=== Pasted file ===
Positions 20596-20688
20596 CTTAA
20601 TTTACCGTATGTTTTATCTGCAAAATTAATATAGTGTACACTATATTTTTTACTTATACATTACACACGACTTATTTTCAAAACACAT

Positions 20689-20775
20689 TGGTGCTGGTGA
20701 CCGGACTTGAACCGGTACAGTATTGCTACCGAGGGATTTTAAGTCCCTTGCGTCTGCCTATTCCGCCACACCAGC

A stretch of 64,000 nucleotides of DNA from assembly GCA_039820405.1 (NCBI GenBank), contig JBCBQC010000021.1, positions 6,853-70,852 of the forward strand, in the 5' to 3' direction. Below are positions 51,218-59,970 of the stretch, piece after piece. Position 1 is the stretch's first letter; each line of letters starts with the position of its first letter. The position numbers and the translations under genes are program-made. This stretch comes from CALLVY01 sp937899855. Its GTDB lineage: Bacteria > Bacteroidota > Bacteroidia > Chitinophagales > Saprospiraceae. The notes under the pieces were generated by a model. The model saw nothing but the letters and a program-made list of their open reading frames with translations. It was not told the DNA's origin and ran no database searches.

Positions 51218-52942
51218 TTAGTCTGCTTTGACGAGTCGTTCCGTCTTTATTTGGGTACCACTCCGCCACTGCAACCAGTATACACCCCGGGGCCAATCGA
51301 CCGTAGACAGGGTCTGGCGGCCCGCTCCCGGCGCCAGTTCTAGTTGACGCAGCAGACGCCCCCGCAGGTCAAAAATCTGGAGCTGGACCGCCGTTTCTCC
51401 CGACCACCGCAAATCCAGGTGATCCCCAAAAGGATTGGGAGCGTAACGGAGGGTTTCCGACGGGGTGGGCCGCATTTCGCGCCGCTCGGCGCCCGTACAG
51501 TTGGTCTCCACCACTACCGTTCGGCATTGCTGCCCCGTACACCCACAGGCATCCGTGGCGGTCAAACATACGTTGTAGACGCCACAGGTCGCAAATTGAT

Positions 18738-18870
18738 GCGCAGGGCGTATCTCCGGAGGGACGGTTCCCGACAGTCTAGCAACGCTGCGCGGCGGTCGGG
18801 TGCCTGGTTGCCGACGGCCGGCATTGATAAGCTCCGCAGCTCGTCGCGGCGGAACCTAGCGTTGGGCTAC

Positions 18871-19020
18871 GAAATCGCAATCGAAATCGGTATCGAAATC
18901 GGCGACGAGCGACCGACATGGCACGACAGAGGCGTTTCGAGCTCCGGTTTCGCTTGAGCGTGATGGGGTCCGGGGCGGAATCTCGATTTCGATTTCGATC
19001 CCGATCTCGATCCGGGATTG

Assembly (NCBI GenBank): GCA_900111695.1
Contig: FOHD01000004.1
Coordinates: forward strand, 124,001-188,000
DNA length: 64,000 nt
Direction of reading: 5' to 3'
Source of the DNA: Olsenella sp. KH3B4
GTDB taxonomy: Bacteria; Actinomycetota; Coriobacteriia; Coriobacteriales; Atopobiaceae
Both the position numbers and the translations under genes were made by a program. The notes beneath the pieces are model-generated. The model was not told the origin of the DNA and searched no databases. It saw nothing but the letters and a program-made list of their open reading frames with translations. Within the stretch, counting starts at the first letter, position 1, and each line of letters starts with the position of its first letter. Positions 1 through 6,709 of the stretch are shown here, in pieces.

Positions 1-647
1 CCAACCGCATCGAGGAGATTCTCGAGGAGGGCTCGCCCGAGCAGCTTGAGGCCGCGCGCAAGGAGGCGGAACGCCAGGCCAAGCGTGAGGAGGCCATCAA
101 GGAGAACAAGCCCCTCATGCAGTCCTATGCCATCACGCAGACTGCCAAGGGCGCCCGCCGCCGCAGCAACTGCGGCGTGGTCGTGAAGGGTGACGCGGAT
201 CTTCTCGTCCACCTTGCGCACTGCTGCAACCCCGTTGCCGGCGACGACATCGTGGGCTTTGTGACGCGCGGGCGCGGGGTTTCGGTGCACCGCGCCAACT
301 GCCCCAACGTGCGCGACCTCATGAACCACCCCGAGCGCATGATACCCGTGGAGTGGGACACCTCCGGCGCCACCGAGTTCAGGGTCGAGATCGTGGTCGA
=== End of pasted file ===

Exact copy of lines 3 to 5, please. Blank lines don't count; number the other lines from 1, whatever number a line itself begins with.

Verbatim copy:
20601 TTTACCGTATGTTTTATCTGCAAAATTAATATAGTGTACACTATATTTTTTACTTATACATTACACACGACTTATTTTCAAAACACAT

Positions 20689-20775
20689 TGGTGCTGGTGA